Trees, Plants & the Environment … Cities Become Community Forests

citiespicAs our cities grow larger and faster than ever before, trees and plants are vitally important if our urban communities are to survive for generations.

Right now, we’re behind. In fact, the 126-year-old non-profit group American Forests says our cities have cut down so many more trees than we have planted, the nation now has a “tree deficit” of 634-million trees. To compile the figure, the group studied several cities throughout the U.S. over a six-year period.

Because of the tree deficit, we have hotter, more polluted cities.

But the good news is, many cities are now doing something about it. They are serious about saving and planting trees.

Trees and plants cool and cleanse the air, increase property values, break harsh winter winds, and provide habitat for wildlife and recreation. Plants absorb and remove contaminants from soil and groundwater. EPA is even planting fast-growing trees and shrubs to help clean up pollution at some Superfund sites.

Urban Forestry
Urban forestry is becoming a part of many cities’ regular planning. Albuquerque, for example, has a staff urban forester responsible for plant selection, maintenance and pest control for city-owned parks and open areas. Austin’s urban forester must approve removal of any tree on city property, and can recover replacement costs if public trees are damaged or removed.

Many cities like Fayetteville, Arkansas, require anyone seeking building, grading or parking lot permits to adhere to its Tree Preservation and Protection Plan. Other cities have amended their zoning codes to include landscaping requirements for commercial properties. Most cities try to accomplish two goals, as Tulsa put it, “to achieve a meaningful urban forest while permitting economically feasible urban development to occur.”

Tree Cities and Planting Projects
The National Arbor Day Foundation’s Tree City USA program recognizes cities that have active tree programs. Current Tree Cities include ten cities in Arkansas, 20 in Louisiana, nine in New Mexico, 19 in Oklahoma, and 44 in Texas.

In many cities, private groups and companies are busy with urban forestry projects. For example:

  • Texaco and hundreds of volunteers are determined to reforest Houston. Trees are potted and nurtured for a year at the Growing Out Center on Texaco land, and each April the National Tree Trust provides thousands of seedlings that Trees For Houston volunteers transplant into 5-gallon containers. Since 1995 over 68,000 trees have been distributed.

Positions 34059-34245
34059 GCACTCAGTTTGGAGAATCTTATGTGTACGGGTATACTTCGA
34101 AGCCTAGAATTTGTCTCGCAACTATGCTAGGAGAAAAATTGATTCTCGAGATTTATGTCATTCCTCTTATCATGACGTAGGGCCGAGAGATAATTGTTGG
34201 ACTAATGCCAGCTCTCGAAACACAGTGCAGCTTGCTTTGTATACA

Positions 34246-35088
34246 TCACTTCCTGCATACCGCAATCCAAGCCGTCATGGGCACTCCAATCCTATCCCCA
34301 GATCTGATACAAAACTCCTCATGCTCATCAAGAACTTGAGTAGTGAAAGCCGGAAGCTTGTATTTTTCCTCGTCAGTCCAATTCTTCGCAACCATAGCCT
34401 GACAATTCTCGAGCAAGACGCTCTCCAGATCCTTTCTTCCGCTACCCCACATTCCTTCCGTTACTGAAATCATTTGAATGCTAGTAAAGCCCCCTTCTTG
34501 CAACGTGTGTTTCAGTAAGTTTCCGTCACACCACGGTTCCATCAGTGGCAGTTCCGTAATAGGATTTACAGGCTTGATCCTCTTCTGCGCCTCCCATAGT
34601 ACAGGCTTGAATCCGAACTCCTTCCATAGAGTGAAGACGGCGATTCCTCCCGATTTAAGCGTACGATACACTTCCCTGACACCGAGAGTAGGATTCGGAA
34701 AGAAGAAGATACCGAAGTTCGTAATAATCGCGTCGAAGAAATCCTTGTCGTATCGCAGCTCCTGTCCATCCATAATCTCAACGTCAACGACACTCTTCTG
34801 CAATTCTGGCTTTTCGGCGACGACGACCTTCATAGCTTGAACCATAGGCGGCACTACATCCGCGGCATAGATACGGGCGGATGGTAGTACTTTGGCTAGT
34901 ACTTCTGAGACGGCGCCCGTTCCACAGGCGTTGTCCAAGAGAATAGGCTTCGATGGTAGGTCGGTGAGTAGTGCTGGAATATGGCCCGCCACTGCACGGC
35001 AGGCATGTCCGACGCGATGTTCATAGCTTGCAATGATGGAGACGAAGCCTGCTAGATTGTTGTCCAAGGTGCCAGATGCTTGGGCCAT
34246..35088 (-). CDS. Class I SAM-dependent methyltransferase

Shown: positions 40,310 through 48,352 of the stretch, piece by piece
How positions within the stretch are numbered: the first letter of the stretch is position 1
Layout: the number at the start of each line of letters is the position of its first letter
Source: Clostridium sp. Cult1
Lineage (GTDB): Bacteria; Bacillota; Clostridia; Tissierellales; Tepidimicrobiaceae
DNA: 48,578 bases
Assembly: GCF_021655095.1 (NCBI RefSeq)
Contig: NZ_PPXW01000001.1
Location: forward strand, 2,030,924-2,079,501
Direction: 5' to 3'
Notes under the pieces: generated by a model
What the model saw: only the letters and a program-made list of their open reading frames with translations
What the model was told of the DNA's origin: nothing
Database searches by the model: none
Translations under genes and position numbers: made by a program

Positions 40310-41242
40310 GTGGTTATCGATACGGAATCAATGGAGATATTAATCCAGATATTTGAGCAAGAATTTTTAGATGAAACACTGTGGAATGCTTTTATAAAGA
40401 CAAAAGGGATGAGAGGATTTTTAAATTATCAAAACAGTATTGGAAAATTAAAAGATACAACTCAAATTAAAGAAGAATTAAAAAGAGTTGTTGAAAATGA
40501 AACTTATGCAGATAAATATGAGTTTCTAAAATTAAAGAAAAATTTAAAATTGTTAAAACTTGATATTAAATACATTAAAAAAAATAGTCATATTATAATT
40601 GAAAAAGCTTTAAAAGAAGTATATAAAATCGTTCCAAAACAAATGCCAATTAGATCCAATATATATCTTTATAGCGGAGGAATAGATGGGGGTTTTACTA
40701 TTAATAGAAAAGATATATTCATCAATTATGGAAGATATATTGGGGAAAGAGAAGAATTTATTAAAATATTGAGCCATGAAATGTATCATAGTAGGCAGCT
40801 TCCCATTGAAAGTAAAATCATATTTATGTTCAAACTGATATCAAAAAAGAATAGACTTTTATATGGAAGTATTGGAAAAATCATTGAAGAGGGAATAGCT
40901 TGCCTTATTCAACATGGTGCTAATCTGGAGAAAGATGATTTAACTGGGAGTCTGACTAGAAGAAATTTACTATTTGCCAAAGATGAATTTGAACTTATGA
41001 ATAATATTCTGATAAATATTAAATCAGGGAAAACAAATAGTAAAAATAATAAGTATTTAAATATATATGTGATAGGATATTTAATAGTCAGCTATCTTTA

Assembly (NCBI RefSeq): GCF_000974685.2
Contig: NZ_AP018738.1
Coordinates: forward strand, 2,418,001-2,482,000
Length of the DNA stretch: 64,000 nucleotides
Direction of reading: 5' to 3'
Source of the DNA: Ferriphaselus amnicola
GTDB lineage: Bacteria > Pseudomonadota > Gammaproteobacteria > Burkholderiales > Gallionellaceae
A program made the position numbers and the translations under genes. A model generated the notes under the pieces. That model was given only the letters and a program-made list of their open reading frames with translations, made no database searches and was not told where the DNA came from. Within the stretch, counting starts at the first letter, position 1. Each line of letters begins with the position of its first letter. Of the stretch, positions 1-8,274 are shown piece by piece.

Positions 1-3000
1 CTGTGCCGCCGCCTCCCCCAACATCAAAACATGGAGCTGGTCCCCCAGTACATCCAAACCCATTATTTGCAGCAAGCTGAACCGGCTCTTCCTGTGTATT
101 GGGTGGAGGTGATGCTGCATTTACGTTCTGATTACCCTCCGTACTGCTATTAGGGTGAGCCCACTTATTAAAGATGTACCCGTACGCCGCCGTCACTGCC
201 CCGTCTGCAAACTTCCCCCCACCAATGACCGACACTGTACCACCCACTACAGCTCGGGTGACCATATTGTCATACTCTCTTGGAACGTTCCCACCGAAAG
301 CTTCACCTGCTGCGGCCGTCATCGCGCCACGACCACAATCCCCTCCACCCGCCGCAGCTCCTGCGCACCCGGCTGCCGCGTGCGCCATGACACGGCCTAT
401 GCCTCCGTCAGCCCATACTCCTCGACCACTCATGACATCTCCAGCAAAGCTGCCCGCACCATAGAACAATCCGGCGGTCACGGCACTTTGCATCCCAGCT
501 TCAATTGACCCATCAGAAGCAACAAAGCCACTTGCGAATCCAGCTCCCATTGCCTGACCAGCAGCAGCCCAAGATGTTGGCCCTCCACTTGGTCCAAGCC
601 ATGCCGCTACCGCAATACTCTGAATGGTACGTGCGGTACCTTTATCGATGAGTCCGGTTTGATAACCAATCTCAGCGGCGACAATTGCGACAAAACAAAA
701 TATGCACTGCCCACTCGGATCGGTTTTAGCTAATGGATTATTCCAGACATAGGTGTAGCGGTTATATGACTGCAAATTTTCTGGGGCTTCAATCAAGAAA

• In 11 weeks the Dallas Trees and Parks Foundation created its Tramell Crow Urban Tree Farm on two acres alongside a downtown freeway interchange by planting 947 five-gallon trees in ten-gallon containers. The Foundation’s second thousand-tree site is already growing, and they are looking for more sites. Each year the ten-gallon trees are distributed to the public through Trees for Dallas, and another generation of five-gallon trees is planted.
  • H.E.B.’s Brodie Lane supermarket in Austin is built on only nine acres of its 60-acre site. Surpassing local guidelines, the company left 85% of the property in its natural state. Some 2,670 live oak, cedar elm and hackberry trees are preserved.
  • Church groups, business organizations, and social and fraternal clubs all join together the last weekend in April for what Euless, Texas, calls “the largest Arbor Day celebration in the universe.” The 3-day festival between Fort Worth and Dallas annually draws 150,000 people and has given away over 125,000 trees and 75,000 North Central Texas Tree Guides.

Is Your Group Involved?
Of course, EPA, the Forest Service and state agencies encourage urban forestry efforts as a means to cool cities and fight pollution. But local organizations, homeowners associations, school groups, local companies and news media make the projects work.

Many cities have a huge tree deficit to make up – but a lot of hard-working people are convinced they can do it.

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